Hanley 1784 - London 1849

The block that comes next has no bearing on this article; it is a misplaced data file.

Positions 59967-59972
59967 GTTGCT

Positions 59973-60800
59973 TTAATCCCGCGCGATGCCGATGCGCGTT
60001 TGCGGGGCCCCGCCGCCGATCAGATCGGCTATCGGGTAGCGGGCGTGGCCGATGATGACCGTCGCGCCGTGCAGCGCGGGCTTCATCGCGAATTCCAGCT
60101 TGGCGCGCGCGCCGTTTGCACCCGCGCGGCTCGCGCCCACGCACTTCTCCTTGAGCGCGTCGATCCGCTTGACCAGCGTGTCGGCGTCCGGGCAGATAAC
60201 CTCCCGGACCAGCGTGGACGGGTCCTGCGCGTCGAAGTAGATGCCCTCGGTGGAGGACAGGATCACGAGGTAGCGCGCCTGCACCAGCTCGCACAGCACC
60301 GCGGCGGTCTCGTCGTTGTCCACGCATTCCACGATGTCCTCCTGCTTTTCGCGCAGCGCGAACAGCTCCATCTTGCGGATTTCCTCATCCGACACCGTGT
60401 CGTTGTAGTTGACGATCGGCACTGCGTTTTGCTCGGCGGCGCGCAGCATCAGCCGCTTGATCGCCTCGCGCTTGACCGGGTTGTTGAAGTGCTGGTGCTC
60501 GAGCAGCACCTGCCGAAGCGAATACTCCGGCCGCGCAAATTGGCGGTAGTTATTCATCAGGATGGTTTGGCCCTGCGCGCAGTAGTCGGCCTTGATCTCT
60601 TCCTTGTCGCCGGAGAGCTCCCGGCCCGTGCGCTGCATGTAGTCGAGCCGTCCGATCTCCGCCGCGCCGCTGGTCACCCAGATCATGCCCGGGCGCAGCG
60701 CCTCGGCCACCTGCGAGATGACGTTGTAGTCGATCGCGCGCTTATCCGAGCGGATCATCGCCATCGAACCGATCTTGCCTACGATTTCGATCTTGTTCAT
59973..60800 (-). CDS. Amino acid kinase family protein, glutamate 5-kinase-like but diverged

The son of a Staffordshire physician, Peter De Wint was trained in the London studio of the portrait painter and engraver John Raphael Smith. There he met the young artist William Hilton from Lincoln, who was to become a lifelong friend, as well as his brother-in-law. Released from his apprenticeship in 1806, De Wint studied briefly with the landscape artist John Varley but in general seems to have begun his independent career without further training. He exhibited landscape paintings and watercolours at the Royal Academy, the British Institution, the Associated Artists in Water Colours and, in particular, the Old Water Colour Society, where he showed almost yearly between 1810 and his death. His work soon found favour with critics, and he began to establish a particular reputation, with regular sales to a large number of devoted patrons and collectors of his work. De Wint undertook sketching tours throughout England and Wales, with a particular fondness for his native Lincolnshire, as well as Derbyshire, Yorkshire and the Lake District. (He never seems to have had much desire to travel abroad, however, and his only foreign tour was a brief visit to Normandy in 1828.) Among his favourite subjects were rivers and streams, harvest scenes and pastoral views. De Wint also produced a significant number of topographical landscape prints, many of which were published in book form. The artist died in 1849, at the age of sixty-six. Writing some seventy years later, a fellow watercolourist noted that ‘No artist ever came nearer to painting a perfect picture than did Peter DeWint. His sense of colour was more brilliant, his choice of subject matter more apt, and his judgment as to the exact time when a picture should be left, better than any of his contemporaries.’ As Andrew Wilton has written of the artist, ‘De Wint’s work is characterised by a warm range of browns and greens that obviously derives from [Thomas] Girtin; later, he varied this with touches of unmixed red or blue. But he did not make the study of climate a priority. His chief concern remained the creation of subtle and beautifully articulated compositions based on stretches of open or wooded country, often in the broad Wolds of his own Lincolnshire…When well preserved, his watercolours often display fine atmospheric effects.’